What I like about Lo Scarabeo

March 2, 2009 § 7 Comments

This week, I’ve had the great pleasure of perusing the new Lo Scarabeo Tarot Gallery, which is a lovely big hardback book featuring full colour samples of all their decks. To a tarot geek, it’s a thing of beauty; even though I know of all these decks, and even though I have – at one time or another – stocked most of them, I still get a thrill at every page turn. Decks that I thought I didn’t like somehow come to life when viewed in a double page glossy spread. Even – and this shocked the hell out of me – the Tarot of Reincarnation, which still may not look much like a tarot deck but does look extremely attractive.

I’m guessing the Tarot Gallery has been produced to create desire in retail stores. Browse these pages and dare to resist our wares!  However, this is much much more than a superficial selling tool. They’ve clearly invested a lot of time and effort in making it. The cards are actual size, which is great, and for those decks that feature gold and silver impressions, LS have glued a copy of the card to the page. Also, the sheer number of decks is mind-boggling. I counted 96! And these are in-print decks mind you, not discontinued ones (and it doesn’t even include any of the upcoming 2009 releases)!

Sometimes a lot of Lo Scarabeo bashing goes on at certain forums. Certain people seem to get personally offended that LS “churn out” so many decks with different themes every year, as if being prolific was a sign of low standards or even worse…gasp…commercialism.

But being prolific is just what I like about Lo Scarabeo: you never quite know what they’re going to do next. You may groan at the thought of a UFO Tarot or roll your eyes at the latest “Tarot of the Little Pink Pixies” (I made that up), but there’s no denying they always give you something to talk about. And there’s also no denying that they produce some very good and very beautiful decks: the Universal Fantasy, the Classic Tarot, the Nefertari, the Tarot of the Secret Forest, the Samurai Tarot…I could go on. Sometimes a deck is a “miss” but often their decks are resounding hits.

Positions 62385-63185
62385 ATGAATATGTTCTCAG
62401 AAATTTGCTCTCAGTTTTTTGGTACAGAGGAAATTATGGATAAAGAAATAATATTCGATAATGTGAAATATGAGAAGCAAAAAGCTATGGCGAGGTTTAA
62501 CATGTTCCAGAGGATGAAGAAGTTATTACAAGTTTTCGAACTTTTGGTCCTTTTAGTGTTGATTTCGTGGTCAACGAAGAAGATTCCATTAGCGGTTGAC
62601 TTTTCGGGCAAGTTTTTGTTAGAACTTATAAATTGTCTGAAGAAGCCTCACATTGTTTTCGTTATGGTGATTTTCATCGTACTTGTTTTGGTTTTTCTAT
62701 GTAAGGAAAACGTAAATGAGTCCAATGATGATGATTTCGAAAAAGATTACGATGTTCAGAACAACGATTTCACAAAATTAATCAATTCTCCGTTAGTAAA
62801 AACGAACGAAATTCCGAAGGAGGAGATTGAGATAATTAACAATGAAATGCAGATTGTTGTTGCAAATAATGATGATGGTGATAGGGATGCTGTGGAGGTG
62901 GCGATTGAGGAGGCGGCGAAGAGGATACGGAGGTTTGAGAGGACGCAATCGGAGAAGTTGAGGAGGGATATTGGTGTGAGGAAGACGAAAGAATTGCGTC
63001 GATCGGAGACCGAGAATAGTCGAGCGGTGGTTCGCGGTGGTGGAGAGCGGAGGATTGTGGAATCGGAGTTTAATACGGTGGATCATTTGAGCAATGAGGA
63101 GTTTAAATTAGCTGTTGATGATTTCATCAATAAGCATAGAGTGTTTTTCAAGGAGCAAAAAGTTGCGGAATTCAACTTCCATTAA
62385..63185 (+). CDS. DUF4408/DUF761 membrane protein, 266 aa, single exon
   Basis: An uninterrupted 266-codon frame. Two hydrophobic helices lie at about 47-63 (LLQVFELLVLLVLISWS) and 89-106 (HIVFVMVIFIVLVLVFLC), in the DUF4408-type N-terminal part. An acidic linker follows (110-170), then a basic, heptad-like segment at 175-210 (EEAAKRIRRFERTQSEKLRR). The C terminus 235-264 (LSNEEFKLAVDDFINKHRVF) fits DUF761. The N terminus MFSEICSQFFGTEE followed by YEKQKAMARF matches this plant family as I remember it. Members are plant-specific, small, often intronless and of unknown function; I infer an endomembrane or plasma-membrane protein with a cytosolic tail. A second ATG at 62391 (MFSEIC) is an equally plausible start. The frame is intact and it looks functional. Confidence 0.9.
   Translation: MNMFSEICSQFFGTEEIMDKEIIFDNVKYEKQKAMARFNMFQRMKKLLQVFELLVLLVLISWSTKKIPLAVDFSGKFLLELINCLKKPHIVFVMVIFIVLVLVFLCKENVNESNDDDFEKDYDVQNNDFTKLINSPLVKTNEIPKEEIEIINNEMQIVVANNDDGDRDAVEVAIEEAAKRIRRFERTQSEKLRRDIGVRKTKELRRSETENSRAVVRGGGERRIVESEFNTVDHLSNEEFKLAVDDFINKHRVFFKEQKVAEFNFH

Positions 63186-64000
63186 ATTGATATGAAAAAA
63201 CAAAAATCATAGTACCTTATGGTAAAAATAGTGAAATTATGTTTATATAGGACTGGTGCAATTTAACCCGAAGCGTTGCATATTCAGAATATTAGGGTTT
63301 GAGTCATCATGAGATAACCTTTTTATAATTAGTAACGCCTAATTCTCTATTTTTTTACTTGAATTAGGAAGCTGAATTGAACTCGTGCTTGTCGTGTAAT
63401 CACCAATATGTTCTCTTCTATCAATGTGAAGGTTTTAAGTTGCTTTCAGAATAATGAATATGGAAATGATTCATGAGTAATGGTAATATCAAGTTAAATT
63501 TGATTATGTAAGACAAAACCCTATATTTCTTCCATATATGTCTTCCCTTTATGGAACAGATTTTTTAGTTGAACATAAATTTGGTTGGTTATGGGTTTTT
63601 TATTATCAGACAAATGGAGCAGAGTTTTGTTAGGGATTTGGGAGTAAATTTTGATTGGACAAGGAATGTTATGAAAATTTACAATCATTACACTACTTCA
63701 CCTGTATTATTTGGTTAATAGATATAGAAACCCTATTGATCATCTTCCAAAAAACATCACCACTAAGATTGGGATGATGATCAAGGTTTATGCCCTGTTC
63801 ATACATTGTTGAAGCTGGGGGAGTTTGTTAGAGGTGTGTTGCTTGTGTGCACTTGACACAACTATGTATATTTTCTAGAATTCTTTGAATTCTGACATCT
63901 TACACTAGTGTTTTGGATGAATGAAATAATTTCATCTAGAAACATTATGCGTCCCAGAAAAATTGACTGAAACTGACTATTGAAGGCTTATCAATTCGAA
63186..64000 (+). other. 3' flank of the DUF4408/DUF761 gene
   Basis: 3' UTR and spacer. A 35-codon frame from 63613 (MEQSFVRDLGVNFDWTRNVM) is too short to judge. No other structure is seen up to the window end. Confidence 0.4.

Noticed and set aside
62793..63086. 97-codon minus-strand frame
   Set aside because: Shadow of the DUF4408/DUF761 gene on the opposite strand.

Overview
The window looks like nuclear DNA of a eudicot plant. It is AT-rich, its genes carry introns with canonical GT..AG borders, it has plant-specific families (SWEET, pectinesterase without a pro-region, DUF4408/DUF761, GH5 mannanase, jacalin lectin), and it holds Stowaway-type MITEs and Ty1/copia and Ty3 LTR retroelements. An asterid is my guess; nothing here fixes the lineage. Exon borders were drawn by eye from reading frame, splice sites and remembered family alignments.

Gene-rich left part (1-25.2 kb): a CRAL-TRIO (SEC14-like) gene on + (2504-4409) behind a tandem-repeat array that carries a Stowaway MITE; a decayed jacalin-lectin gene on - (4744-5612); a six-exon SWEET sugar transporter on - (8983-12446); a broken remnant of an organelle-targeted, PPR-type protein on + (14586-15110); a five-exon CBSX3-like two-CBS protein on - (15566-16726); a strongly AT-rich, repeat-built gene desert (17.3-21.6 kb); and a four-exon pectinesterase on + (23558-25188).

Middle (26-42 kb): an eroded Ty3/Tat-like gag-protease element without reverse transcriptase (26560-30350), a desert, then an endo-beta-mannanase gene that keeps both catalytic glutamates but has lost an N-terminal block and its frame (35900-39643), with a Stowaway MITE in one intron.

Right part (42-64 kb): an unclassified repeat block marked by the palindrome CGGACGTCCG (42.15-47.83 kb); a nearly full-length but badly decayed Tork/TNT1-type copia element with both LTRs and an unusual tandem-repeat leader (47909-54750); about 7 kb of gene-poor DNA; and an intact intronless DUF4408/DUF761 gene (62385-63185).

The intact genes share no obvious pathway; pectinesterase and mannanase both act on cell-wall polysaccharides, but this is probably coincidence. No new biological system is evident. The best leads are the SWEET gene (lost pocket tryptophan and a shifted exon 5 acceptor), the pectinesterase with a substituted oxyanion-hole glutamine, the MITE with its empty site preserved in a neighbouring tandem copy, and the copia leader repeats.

What’s more, they have an energy and enthusiasm that you just don’t get from US Games/Llewellyn/AGMuller/etc. Lo Scarabeo constantly dare to try new things. Why not have a UFO Tarot? Why not a Manga Tarot or Tarot of the Robots? It’s important I think to remember that LS make playing cards as well. Some people like playing cards with cats on. Some like playing cards with cheeses of the world. LS seem to extend the same vision to tarot. “Wouldn’t it be nice to have a tarot deck featuring mermaids?” Does it need to be justifiable in some serious, studious tarot way? Of course not  – and anyway, who gets to decide what can or can’t be a tarot deck? Sometimes all a deck needs to be is pretty, or interesting. To a collector, all a deck needs is the word “tarot” in its name. 😉

They’re also willing to experiment with the format. They’ve brought out no end of mini tarots, and the lovely – and under-appreciated – grand trumps. They produce bags to match their decks. Last year they added spread cloths; this year they’re trying their hand at rune sets and some shiny chakra thingies. Last year they published a gorgeous book about their first 20 years. And this year they’ve produced this Tarot Gallery.

That’s why I like Lo Scarabeo, and why I think they’re still probably one of the most exciting – and hardest working – tarot publishers around. So there. 🙂

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§ 7 Responses to What I like about Lo Scarabeo

  • tarotfluff says: